Bones healed and pain numbed at the same time
30 November 2006
A material that mimics bone could be used to simultaneously mend and numb the pain of broken limbs, thanks to work by South Korean scientists.
The news is reported in the latest edition of the Royal Society of Chemistry's Journal of Materials Chemistry.
Two teams have created the polymer-ceramic material, led by Dr Jeong Ho Chang at the Korea Institute of Ceramic Engineering and Dr Kyung Sik Oh at Andong National University, Kyunbuk.
They used hydroxyapatite - a major component of bones and teeth - and coated it with a porous silica gel, which was then impregnated with a heat-sensitive polymer and hardened.
Crucially, the polymer does not block the pores of the ceramic - meaning that the movement of bone-forming and bone-absorbing cells is not restricted.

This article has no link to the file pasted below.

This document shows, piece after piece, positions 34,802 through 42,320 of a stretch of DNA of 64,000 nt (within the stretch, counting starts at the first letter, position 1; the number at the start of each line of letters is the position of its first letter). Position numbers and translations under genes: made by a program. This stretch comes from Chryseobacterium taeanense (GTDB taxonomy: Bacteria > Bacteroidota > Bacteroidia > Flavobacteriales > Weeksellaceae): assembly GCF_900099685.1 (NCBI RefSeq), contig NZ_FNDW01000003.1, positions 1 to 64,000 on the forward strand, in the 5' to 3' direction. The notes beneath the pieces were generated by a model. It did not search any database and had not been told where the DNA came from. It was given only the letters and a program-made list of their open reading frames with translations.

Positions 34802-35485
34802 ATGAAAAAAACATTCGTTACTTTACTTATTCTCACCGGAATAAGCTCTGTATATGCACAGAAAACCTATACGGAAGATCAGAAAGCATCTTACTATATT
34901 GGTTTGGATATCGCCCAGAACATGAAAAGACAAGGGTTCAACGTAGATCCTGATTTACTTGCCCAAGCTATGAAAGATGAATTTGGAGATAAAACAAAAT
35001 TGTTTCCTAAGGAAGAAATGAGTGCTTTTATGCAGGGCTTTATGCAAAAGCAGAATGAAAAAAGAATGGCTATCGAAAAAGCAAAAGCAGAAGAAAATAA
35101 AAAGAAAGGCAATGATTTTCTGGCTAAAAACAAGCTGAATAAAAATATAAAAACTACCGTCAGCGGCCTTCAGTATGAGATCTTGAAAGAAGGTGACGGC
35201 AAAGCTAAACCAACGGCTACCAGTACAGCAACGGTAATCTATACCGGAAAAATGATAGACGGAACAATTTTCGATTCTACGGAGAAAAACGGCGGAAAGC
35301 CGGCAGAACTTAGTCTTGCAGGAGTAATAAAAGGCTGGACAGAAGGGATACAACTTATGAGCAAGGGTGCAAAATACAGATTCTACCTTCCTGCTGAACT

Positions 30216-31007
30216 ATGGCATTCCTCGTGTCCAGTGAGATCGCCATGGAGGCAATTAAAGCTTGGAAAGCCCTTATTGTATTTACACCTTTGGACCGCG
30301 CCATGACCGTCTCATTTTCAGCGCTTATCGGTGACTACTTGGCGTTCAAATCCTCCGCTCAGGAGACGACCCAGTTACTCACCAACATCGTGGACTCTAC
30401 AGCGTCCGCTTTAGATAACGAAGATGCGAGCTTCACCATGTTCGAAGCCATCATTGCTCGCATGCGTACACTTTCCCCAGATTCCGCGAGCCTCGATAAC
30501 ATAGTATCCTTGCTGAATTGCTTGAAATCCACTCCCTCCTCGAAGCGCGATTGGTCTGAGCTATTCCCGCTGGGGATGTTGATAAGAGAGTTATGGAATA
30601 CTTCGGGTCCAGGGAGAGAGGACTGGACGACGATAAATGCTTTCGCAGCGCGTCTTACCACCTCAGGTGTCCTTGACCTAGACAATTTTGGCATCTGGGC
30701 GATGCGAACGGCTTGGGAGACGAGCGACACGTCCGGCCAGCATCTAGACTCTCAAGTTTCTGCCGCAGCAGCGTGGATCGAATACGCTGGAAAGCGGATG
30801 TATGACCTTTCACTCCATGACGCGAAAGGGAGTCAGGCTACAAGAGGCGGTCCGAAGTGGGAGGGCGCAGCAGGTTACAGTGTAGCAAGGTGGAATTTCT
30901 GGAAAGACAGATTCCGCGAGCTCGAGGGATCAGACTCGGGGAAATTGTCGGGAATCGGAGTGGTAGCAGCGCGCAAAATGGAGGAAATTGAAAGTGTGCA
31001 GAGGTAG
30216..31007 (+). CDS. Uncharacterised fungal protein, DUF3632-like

The hydroxyapatite material (left) once coated with the polymer (right) could be used to mend and numb the pain of broken limbs.
Dr Chang said: "The addition of the polymer means the material can not only be used as a scaffold for regenerating damaged bone, but also as a reservoir for controlled drug release - such as painkillers."
The teams tested the drug releasing abilities of the material by using indomethacin, an abundant painkiller and anti-rheumatism drug.
As the polymer reaches temperatures close to body temperature, it shrinks - gradually releasing the drug. The rate of drug release can be further controlled by varying the amount of polymer.
Dr Chang said: "Tests have already revealed the material is not toxic cells and so should be safe for clinical use."
with thanks to Nicola Burton for the original article
Functional scaffolds of bicontinuous, thermoresponsive L3-phase silica/hydroxyapatite nanocomposites JH Chang, ME Park, Y Shin, GJ Exarhos, KJ Kim, SC Lee and KS Oh, J. Mater. Chem., 2007, DOI: 10.1039/B609409k
A material that mimics bone could be used to simultaneously mend and numb the pain of broken limbs.
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